RegEx back-referencing as a replacement

Tell us what’s happening:

Hi, so I found this very elegant RegEx solution to the Spinal Tap Case challenge. I’ve managed to dissect the solution to find why it works, but I still have one question.

I understand that ‘$1-$2’ is a back-reference meant to place a dash between capture groups 1 and 2. But how does this work with the character set [_\s]? How does back-referencing $1 and $2 in the replacement tell replace() to put a dash where there are spaces or underscores? This character set is not in the two capture groups.

  **Your code so far**

function spinalCase(str) {
return str.replace(/([a-z])([A-Z])|[_\s]+/g, '$1-$2').toLowerCase();
}

console.log(spinalCase('ThisIsSpinalTap'));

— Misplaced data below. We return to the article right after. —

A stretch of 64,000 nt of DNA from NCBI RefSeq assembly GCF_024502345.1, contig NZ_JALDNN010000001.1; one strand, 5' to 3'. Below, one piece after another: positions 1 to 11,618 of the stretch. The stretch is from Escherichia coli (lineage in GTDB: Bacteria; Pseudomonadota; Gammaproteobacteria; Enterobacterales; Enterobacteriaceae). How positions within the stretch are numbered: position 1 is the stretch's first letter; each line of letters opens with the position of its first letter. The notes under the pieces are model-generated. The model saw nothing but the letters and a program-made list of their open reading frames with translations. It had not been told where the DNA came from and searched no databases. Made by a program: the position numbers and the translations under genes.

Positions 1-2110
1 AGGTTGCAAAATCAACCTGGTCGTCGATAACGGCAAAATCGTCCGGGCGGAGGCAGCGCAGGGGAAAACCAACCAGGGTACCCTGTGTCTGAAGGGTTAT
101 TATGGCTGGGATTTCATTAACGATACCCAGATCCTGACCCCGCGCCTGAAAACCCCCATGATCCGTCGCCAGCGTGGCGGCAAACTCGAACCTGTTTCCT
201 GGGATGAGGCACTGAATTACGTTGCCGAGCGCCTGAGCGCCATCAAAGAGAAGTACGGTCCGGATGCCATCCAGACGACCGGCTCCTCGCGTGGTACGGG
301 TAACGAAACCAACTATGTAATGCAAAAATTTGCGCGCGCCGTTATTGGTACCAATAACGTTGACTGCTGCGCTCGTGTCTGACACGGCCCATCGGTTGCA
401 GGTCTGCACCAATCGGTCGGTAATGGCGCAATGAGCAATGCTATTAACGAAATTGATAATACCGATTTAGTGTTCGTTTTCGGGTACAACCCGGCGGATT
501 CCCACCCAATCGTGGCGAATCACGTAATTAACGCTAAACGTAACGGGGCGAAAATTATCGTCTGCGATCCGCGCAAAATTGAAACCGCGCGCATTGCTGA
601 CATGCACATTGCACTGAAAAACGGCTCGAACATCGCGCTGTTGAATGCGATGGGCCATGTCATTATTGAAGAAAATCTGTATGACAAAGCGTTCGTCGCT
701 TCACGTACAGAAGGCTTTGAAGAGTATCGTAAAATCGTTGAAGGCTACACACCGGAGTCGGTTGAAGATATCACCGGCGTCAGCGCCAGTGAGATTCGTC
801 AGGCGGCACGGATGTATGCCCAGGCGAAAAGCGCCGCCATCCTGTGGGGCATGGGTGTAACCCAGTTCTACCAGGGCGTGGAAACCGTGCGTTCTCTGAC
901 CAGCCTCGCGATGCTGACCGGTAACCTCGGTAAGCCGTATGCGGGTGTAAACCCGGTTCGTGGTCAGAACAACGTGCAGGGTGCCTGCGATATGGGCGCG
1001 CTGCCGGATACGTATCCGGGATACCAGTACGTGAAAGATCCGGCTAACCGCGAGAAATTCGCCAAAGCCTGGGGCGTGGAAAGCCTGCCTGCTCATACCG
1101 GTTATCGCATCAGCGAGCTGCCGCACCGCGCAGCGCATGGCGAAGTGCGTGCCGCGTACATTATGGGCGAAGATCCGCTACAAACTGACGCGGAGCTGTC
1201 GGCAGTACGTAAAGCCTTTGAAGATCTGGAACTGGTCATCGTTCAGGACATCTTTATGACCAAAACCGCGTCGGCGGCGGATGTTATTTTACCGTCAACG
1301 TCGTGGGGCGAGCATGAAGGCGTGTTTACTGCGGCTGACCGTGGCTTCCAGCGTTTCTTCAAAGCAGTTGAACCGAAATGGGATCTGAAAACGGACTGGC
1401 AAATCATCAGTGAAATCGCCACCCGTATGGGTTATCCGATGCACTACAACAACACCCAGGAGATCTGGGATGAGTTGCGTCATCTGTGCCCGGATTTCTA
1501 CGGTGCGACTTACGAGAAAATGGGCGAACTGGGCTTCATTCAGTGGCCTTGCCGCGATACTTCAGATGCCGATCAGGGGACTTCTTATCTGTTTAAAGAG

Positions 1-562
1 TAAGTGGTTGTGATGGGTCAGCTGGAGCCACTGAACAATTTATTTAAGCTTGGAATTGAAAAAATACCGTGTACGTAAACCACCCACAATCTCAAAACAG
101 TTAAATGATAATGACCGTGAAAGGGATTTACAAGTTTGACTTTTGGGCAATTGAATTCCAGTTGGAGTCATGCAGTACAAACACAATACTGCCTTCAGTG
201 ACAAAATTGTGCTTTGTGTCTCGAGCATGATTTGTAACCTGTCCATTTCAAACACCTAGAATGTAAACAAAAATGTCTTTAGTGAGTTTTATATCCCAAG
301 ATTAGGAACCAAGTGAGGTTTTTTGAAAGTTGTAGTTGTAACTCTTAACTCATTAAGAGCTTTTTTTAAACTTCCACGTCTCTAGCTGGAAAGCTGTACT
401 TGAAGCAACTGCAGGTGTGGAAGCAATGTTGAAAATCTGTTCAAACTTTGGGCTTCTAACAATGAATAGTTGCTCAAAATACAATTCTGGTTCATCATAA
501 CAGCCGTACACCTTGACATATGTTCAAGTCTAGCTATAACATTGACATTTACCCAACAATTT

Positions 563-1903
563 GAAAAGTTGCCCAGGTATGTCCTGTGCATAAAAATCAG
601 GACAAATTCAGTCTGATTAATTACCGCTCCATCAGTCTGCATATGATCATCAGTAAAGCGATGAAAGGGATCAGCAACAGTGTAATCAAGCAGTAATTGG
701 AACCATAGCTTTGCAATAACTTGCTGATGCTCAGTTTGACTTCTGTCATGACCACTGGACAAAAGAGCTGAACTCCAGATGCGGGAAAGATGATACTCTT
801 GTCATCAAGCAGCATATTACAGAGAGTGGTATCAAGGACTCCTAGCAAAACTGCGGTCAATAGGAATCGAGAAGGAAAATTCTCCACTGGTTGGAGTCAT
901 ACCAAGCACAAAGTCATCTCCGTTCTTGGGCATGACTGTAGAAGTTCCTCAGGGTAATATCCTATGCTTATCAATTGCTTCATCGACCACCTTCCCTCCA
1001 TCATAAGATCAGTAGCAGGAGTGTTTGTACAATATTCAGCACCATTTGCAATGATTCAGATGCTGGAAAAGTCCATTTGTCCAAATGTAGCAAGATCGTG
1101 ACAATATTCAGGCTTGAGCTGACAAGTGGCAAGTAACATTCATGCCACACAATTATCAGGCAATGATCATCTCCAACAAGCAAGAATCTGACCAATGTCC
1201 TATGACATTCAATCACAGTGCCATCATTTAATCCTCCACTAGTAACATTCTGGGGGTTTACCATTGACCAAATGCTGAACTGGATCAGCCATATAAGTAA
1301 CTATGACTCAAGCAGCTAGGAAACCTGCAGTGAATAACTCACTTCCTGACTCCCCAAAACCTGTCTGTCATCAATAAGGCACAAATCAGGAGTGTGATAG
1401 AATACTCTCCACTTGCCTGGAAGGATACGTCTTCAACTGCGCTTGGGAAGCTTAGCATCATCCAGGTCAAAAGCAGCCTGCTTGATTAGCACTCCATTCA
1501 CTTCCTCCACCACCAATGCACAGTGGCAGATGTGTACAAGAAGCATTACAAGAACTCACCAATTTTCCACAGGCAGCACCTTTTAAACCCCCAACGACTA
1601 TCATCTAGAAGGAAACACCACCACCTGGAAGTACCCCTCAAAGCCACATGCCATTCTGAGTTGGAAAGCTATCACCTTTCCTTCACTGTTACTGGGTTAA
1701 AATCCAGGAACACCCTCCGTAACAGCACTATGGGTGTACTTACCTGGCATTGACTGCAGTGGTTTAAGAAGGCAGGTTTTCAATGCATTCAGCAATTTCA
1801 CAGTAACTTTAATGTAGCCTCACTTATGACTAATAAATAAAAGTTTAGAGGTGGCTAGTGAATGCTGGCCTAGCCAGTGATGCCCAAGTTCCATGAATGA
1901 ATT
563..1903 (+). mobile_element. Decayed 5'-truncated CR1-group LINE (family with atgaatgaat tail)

**Your browser information:**

User Agent is: Mozilla/5.0 (Macintosh; Intel Mac OS X 11_1_0) AppleWebKit/537.36 (KHTML, like Gecko) Chrome/88.0.4324.150 Safari/537.36.

Challenge: Spinal Tap Case

Link to the challenge:

There are two possible matching scenarios here:

  • ([a-z])([A-Z]) in which $1 is the first capture and $2 is the second.

  • [_\s]+ in which $1 and $2 are empty because there are no captures.

So in the first one, $1-$2 will be whatever was captured in the first parens, then a dash, then what ever was captured in the second parens.

For the second one, $1-$2 will be empty string, then a dash, then empty string, or just -.

2 Likes

That explains it! Thank you :slight_smile: